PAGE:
Contact Us to Learn More

Former Director, Lloyd Knipe

BWES Director Moves Away From Consulting

BWES Director Moves Away From Consulting


BWES wishes to announce that Mr. Lloyd Knipe has resigned from his position as joint Managing Director BWES, (Black & White Engineering Solutions Pty Ltd). Lloyd’s resignation took effect as of Wednesday 30 June 2021.

The senior management and team at BWES wish to place on record their gratitude for Lloyd’s substantial contribution to the growth and development of BWES over the past 20 years. Lloyd has accepted a senior position in an organisation outside of the consulting field. We all wish Lloyd very much success in his new endeavour.

As a consequence of the above, Mr Geoffrey Booth, Managing Director of BWES, will assume all directors’ duties.

Former Director, Lloyd Knipe

Luminaires Product Marking Requirements

Standards for Eye Safety and Luminaires

Standards for Eye Safety and Luminaires


Radiation emitted by lamps, luminaires and other artificial light sources can present hazards to skin and eyes. Only the skin and eyes are affected as optical radiation does not penetrate deep into tissues.

Luminaire manufacturers need to ensure products present no photobiological hazards (the undesirable effects of optical radiation on human tissue).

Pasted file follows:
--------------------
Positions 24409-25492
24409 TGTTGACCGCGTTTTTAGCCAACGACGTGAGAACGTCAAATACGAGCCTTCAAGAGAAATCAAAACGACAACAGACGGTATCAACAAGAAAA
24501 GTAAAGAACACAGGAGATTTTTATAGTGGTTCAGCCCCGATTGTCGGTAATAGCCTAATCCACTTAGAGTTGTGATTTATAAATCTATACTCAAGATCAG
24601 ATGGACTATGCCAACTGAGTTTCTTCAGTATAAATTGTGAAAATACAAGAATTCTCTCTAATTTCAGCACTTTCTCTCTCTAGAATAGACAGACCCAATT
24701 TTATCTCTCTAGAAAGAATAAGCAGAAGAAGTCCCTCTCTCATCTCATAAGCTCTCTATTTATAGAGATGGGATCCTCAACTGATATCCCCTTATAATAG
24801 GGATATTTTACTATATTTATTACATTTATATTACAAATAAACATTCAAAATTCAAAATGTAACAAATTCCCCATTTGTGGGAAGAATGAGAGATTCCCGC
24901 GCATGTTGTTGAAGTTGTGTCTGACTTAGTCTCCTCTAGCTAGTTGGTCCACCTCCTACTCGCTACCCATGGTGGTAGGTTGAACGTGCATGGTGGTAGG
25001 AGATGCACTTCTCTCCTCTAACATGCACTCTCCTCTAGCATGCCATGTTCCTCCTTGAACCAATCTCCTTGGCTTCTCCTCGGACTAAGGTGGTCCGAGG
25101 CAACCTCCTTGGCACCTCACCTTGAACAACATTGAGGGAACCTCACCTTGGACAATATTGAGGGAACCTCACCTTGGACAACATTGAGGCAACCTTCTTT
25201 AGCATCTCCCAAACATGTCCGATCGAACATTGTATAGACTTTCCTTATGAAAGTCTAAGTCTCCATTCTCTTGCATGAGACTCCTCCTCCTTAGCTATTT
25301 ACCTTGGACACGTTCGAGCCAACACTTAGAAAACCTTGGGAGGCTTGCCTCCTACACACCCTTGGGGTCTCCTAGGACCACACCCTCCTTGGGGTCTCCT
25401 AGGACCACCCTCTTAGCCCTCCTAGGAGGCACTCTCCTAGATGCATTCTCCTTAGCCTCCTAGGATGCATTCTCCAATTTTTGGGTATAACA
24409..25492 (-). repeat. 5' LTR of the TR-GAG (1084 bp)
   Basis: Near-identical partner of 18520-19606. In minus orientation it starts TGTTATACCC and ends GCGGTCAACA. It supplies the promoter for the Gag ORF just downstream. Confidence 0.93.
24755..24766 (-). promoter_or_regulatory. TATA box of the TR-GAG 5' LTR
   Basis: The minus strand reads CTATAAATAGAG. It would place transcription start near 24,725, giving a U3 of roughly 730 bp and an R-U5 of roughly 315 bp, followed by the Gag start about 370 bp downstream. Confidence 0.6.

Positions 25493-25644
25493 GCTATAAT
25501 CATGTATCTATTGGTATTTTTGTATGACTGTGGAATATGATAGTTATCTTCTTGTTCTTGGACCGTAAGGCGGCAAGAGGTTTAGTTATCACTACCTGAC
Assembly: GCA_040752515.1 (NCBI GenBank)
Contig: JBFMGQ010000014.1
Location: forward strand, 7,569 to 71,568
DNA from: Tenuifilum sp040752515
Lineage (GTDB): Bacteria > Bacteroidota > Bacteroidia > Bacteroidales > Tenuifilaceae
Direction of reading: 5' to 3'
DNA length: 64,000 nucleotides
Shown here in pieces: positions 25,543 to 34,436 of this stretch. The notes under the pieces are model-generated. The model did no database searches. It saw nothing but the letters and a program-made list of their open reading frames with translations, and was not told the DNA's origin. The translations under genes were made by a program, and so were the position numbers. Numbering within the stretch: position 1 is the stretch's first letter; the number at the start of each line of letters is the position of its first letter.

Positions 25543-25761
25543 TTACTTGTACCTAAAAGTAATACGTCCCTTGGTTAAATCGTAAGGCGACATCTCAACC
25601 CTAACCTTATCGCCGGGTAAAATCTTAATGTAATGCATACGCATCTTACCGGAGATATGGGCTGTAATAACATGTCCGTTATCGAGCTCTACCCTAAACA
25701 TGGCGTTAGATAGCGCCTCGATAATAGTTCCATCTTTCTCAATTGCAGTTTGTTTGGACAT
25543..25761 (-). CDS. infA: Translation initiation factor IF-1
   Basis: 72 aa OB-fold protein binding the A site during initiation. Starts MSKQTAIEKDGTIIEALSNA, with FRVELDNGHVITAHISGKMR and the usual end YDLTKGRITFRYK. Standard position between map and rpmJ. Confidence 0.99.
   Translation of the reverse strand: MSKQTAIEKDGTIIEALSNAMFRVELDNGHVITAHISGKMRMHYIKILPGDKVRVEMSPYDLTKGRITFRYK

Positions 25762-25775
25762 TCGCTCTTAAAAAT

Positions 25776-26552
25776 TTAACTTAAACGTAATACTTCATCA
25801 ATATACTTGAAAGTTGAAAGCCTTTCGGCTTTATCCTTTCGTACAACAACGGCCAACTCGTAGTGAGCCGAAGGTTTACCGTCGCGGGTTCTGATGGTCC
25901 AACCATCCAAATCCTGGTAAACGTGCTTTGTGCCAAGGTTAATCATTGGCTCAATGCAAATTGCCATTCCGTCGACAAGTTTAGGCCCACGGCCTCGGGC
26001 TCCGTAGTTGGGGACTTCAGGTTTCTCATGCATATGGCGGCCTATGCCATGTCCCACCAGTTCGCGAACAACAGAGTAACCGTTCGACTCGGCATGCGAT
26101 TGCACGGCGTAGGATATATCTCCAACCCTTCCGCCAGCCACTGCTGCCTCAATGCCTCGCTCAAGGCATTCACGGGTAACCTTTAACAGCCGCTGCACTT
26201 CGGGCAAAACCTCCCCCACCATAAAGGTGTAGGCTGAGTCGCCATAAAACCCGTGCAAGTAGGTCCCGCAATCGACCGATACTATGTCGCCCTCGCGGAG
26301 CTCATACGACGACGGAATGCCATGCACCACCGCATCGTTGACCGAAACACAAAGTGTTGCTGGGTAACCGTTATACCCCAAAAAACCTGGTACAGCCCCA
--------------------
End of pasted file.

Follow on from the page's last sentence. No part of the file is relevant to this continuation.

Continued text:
Optical radiation is a type of electromagnetic radiation in the wavelength range between 100 nm and 1 mm, comprising of ultraviolet radiation, visible radiation and infrared radiation.

Wavelengths of different optical radiation from artificial sources of light.

The effects on the eyes and skin of exposure to optical radiation varies depending on the wavelength and intensity. It can have harmful consequences as shown in the table.

Due to their possible photobiological hazard, regulators’ are paying particular attention to LED light sources which have increasingly become the most popular source of lighting, due to their high efficiency, cost and longevity. Also, the inclusion of LED technology in several applications such as smart TVs, computer screens and smart phone backlighting, means that we are becoming more and more exposed to such lighting.